Google

Google Slapped With $2.7 Billion By EU For Skewing Searches (bloomberg.com) 246

Google suffered a major regulatory blow on Tuesday after European antitrust officials fined the search giant 2.4 billion euros, or $2.7 billion, for unfairly favoring some of its own search services over those of rivals. The European Commission concluded that the search giant abused its near-monopoly in online search to "give illegal advantage" to its own Shopping service. Margrethe Vestager, the EU's competition commissioner, said Google "denied other companies the chance to compete" and left consumers without "genuine choice." The hefty fine marks the latest chapter in a lengthy standoff between Europe and Google, which also faces two separate charges under the region's competition rules related to Android, its popular mobile software, and to some of its advertising products. From a report: Google has 90 days to "stop its illegal conduct" and give equal treatment to rival price-comparison services, according to a binding order from the European Commission on Tuesday. It's up to Google to choose how it does this and it must tell the EU within 60 days of its plans. Failure to comply brings a risk of fines of up to 5 percent of its daily revenue. [...] "I expect the Commission now to swiftly conclude the other two ongoing investigations against Google," Markus Ferber, a member of the European Parliament from Germany. "Unfortunately, the Google case also illustrates that competition cases tend to drag on for far too long before they are eventually resolved. In a fast-moving digital economy this means often enough that market abuse actually pays off and the abuser succeeds in eliminating the competition." Google has been pushing its own comparison shopping service since 2008, systematically giving it prominent placement when people search for an item, the EU said. Rival comparison sites usually only appear on page four of search results, effectively denying them a massive audience as the first page attracts 95 percent of all clicks. In a blog post, Google said the EU has "underestimated" the value Google's services brings to the table. "We believe the European Commission's online shopping decision underestimates the value of those kinds of fast and easy connections. While some comparison shopping sites naturally want Google to show them more prominently, our data show that people usually prefer links that take them directly to the products they want, not to websites where they have to repeat their searches. We think our current shopping results are useful and are a much-improved version of the text-only ads we showed a decade ago. Showing ads that include pictures, ratings, and prices benefits us, our advertisers, and most of all, our users. And we show them only when your feedback tells us they are relevant. Thousands of European merchants use these ads to compete with larger companies like Amazon and eBay. [...] Given the evidence, we respectfully disagree with the conclusions announced today. We will review the Commission's decision in detail as we consider an appeal, and we look forward to continuing to make our case," wrote Kent Walker, SVP and General Counsel at Google.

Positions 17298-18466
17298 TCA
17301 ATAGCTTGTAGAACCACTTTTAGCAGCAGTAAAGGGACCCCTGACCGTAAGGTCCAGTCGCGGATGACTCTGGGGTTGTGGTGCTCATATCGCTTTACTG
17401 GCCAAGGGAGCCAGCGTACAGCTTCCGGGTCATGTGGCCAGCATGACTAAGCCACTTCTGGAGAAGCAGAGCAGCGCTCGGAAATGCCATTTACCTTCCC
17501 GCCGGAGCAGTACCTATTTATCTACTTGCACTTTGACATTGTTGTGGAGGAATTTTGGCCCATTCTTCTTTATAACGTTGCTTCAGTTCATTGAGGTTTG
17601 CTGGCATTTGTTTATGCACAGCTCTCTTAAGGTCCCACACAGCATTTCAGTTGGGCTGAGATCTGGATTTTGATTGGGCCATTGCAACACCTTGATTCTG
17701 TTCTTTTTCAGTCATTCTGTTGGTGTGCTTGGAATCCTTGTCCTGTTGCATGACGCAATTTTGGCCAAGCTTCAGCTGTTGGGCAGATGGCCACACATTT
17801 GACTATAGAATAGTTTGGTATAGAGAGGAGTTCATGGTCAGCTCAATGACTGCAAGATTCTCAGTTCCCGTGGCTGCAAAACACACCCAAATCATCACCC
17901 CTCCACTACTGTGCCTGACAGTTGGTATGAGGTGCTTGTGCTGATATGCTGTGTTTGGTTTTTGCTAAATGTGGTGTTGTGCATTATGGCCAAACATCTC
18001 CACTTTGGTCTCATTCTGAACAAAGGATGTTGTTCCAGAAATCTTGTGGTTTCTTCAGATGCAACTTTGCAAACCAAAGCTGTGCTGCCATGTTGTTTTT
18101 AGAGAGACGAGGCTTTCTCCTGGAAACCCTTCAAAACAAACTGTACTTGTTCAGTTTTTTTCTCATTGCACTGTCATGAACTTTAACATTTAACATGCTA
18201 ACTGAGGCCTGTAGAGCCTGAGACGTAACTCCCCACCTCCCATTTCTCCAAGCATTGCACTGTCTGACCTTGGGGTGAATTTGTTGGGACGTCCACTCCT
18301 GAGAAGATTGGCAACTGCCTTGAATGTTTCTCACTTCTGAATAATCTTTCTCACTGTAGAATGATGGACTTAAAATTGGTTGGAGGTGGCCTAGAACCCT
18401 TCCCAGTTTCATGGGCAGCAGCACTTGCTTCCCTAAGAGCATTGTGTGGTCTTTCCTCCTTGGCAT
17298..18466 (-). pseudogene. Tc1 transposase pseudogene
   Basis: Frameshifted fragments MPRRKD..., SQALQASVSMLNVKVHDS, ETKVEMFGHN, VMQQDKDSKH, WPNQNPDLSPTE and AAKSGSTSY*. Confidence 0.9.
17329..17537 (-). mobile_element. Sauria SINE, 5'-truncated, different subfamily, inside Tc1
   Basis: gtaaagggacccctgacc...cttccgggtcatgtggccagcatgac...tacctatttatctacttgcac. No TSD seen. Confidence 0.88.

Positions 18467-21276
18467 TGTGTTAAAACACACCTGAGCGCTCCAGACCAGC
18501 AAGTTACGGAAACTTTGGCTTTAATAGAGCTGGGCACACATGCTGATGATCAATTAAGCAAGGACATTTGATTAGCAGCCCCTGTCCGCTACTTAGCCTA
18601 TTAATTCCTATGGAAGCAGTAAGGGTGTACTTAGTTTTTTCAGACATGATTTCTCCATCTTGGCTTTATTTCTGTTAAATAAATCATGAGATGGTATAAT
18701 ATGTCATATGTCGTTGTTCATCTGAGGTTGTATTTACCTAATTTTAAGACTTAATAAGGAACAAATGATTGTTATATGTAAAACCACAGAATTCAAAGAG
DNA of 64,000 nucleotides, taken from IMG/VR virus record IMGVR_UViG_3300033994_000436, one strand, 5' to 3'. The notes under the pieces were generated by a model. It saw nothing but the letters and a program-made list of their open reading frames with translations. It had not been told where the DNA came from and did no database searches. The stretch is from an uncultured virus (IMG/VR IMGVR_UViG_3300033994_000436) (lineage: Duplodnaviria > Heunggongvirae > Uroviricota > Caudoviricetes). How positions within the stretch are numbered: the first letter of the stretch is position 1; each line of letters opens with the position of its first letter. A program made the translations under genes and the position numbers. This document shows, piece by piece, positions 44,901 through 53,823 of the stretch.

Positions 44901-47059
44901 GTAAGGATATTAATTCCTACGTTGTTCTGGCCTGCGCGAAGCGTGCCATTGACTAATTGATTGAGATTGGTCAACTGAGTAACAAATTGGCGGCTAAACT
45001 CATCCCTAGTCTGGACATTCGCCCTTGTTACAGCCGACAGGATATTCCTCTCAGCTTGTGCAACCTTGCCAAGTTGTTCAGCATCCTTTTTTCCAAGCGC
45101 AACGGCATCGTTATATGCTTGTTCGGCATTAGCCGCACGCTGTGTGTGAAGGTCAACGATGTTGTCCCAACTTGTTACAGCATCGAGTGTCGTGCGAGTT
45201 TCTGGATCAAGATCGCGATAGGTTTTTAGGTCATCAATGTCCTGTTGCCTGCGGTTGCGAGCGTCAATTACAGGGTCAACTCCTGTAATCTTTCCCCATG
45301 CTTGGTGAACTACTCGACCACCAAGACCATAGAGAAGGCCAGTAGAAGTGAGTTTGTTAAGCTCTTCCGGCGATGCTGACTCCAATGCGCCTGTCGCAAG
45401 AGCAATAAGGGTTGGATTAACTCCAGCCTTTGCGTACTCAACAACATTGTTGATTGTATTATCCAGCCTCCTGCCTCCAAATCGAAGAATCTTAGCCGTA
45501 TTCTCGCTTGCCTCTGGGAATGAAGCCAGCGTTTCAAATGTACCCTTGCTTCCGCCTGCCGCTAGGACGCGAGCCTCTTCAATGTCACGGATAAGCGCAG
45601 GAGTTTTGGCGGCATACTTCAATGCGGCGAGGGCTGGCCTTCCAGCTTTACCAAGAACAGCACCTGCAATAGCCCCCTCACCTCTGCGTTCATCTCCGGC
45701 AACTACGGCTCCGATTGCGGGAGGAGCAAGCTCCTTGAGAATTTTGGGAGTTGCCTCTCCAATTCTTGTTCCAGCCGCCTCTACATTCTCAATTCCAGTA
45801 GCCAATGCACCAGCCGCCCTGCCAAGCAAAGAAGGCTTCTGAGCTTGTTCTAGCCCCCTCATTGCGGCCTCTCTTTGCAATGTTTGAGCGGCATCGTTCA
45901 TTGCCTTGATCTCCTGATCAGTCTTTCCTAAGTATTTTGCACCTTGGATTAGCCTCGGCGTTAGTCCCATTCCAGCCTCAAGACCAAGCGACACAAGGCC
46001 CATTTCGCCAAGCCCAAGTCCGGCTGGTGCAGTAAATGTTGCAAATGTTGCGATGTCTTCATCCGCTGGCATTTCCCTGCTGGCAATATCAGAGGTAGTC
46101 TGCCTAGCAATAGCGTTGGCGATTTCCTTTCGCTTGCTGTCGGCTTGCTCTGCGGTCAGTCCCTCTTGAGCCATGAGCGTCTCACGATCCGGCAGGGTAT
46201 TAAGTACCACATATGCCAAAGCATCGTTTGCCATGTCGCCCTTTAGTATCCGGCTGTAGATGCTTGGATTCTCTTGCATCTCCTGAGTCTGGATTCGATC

Earth

'Infarm' Startup Wants To Put a Farm In Every Grocery Store (techcrunch.com) 80

Infarm, a 40-plus person startup based in Berlin, imagines a future where every grocery store has its own farm packed with herbs, vegetables and fruit. "The plants themselves are being monitored by multiple sensors and fed by an internet-controlled irrigation and nutrition system," reports TechCrunch. "Growing out from the center, the basil is at ascending stages of its life, with the most outer positioned ready for you, the customer, to harvest." From the report: The concept might not be entirely new -- Japan has been an early pioneer in vertical farming, where the lack of space for farming and very high demand from a large population has encouraged innovation -- but what potentially sets Infarm apart, including from other startups, is the modular approach and go-to-market strategy it is taking. This means that the company can do vertical farming on a small but infinitely expandable scale, and is seeing Infarm place farms not in offsite warehouses but in customer-facing city locations, such as grocery stores, restaurants, shopping malls, and schools, enabling the end-customer to actually pick the produce themselves. In contrast, the Infarm system is chemical pesticide-free and can prioritize food grown for taste, color and nutritional value rather than shelf life or its ability to sustain mass production. Its indoor nature means it isn't restricted to seasonality either and by completely eliminating the distance between farmer and consumer, food doesn't get much fresher. When a new type of herb or plant is introduced, Infarm's plant experts and engineers create a recipe or algorithm for the produce type, factoring in nutrition, humidity, temperature, light intensity and spectrum, which is different from system to system depending on what is grown. The resulting combination of IoT, Big Data and cloud analytics is akin to "Farming-as-a-Service," whilst , space permitting, Infarm's modular approach affords the ability to keep adding more farming capacity in a not entirely dissimilar way to how cloud computing can be ramped up at the push of a button.